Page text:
Nrama: Raina, the press info said that you actually proposed adapting the series to Scholastic…

Telgemeier: It was a series of conversations I had with the editors, and they asked about what series I’d enjoyed as a child, and I mentioned The Baby-Sitters Club, and they said, “Huh. That would be an interesting project, then. Would you like to try doing an adaptation?”

So it wasn’t exactly my idea, but they saw I was a fan, and that I might be good for an adaptation of the series. And it worked out.

Nrama: You were finishing Smile while you were working on the adaptations. Did you find working on the BSC books influenced how Smile turned out? 

 

Telgemeier
: I started the first Baby-Sitters Club adaptation…the same month I started doing Smile, I think. So there was really no separation of time between the two projects.

But I drew about 700 Baby-Sitters Club pages as a full-time job, and was doing one page of Smile per week for the web. So I feel my drawing style evolved over those 700 pages, and Smile has the same evolution, but it’s over a smaller number of pages (laughs).

My style used to be simpler. I used to rely on black-and-white, and while I was working on Smile, I learned to adapt to color on my end. I think I picked up some new techniques on my end, and learned to draw things I had never been required to before…like dogs, for example. (laughs)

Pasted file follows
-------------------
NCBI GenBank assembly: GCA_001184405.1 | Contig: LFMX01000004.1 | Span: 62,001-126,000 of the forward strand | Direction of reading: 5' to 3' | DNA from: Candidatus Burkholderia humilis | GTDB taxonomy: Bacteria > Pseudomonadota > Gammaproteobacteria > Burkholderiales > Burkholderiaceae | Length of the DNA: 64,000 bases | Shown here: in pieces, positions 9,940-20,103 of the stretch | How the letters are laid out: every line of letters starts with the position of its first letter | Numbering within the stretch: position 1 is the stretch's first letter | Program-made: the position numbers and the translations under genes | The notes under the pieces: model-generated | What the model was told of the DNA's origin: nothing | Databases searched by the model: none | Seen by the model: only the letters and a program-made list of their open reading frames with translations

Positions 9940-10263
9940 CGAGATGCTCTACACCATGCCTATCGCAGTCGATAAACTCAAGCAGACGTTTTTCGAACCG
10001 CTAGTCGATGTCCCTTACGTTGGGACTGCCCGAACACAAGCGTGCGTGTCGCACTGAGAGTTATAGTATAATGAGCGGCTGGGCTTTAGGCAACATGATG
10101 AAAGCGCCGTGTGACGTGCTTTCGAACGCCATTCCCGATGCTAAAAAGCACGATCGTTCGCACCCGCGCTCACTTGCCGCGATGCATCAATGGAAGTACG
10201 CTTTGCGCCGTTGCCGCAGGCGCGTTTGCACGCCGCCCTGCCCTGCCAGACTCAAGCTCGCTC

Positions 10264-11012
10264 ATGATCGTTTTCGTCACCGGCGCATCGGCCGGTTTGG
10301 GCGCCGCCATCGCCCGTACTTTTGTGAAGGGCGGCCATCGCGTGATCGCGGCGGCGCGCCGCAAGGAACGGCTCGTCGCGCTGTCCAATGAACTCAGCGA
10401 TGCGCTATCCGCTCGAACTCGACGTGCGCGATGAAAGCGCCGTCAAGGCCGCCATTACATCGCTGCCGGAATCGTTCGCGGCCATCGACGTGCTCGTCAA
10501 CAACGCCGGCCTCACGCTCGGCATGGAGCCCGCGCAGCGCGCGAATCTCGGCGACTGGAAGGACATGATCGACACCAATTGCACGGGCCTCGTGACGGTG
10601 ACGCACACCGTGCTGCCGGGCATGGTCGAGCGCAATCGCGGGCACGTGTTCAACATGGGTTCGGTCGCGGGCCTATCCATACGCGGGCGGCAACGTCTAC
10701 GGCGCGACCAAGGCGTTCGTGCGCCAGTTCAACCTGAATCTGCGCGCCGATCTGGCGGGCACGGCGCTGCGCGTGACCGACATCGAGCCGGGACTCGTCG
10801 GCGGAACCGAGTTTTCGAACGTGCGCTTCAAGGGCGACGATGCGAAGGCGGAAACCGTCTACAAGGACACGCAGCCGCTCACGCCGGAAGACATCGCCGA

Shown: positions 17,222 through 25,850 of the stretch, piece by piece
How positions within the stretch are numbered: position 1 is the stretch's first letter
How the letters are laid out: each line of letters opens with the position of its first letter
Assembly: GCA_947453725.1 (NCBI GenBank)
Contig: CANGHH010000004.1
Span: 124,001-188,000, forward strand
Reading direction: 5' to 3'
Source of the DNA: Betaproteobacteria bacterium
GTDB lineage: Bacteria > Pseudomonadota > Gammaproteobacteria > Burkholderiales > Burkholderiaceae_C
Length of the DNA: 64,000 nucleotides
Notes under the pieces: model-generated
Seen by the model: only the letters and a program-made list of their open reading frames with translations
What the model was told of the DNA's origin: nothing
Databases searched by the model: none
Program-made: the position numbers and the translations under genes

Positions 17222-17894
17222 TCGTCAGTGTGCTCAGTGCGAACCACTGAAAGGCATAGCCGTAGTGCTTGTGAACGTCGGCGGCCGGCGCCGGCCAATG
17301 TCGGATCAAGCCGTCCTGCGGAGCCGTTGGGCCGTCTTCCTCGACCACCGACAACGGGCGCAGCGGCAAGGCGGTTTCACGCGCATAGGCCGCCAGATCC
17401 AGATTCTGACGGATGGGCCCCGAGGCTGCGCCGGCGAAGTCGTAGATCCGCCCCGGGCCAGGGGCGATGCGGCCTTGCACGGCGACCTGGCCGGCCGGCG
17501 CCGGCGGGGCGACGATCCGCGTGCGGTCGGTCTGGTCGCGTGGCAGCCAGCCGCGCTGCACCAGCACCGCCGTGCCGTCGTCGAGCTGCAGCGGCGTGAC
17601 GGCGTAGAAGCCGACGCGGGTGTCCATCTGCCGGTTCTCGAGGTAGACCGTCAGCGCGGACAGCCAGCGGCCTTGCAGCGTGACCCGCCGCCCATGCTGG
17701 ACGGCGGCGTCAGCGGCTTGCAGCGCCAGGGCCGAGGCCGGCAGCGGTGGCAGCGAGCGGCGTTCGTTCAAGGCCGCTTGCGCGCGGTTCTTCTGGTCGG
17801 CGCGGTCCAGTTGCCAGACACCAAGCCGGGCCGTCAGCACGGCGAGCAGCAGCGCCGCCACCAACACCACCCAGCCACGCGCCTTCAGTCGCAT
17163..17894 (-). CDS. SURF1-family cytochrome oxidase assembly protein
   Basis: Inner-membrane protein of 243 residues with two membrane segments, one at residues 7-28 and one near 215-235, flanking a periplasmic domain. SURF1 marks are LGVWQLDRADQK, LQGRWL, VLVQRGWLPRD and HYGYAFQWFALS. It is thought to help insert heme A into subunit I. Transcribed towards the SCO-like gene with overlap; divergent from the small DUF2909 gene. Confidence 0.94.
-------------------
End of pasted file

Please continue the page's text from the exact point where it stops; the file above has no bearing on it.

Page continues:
There are a lot of dogs in The Baby-Sitters Club, and I’d never had to draw dogs before, so I wasn’t really comfortable drawing them. But now, I think I could draw a whole graphic novel about dogs. (laughs)

Nrama: Raina, what’s been the most interesting response you’ve had for Smile?

Telgemeier: The reception has been amazing – I’ve gotten so many responses from kids who have read it, and parents who say they’ve read it with their kids, and been able to share it together, which has been really, really cool to see.

Nrama: Ann, there’s obviously been a lot of visual representations of your characters over the years, from the paperback covers to the film and TV series. What was your reaction to Raina’s visualization of the characters, that more cartoony look, and did it influence you as you wrote the new book? 

 

Martin
: It didn’t influence the way I saw them in my head when I was writing the new book, because when I began the new book [a prequel to The Baby-Sitters Club titled, The Summer Before—ed.], it was about eight years after the series had ended, so I had to go way back to the first book in the series, back to when they were younger -- though by the time the series was over, they were only a year older than when the series began!